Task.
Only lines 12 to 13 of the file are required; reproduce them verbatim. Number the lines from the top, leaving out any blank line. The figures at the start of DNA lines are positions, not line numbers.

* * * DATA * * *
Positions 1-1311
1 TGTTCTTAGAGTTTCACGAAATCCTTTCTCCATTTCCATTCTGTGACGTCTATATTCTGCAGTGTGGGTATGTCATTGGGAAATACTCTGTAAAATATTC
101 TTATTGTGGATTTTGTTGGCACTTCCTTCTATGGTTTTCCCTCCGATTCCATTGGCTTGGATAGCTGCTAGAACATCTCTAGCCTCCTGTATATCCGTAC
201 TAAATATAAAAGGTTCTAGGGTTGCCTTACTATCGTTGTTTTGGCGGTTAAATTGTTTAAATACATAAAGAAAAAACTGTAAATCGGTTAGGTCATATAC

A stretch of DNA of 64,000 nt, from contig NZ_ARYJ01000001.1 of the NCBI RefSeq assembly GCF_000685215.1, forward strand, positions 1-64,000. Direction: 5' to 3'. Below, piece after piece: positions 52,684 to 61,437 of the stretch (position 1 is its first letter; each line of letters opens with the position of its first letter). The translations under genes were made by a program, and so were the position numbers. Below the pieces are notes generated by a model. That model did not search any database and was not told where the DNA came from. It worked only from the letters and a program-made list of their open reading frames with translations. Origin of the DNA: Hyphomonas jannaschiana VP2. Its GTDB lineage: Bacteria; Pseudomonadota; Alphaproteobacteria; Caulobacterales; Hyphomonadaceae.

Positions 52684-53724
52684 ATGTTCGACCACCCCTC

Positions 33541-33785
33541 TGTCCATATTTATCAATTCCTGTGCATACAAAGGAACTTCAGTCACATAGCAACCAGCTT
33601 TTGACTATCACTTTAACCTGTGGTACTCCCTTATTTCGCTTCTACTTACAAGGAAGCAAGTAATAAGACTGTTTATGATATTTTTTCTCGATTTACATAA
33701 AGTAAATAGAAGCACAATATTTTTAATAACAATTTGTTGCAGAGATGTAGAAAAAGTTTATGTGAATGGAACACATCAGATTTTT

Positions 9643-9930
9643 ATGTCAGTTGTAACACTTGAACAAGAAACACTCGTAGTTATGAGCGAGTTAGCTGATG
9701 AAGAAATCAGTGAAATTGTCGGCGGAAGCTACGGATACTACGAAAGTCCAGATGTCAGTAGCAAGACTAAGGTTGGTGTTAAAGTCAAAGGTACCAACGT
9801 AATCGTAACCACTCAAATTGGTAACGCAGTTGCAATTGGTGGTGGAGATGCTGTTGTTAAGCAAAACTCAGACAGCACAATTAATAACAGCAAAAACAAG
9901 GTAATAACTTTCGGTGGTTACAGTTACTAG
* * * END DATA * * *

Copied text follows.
Positions 9643-9930
9643 ATGTCAGTTGTAACACTTGAACAAGAAACACTCGTAGTTATGAGCGAGTTAGCTGATG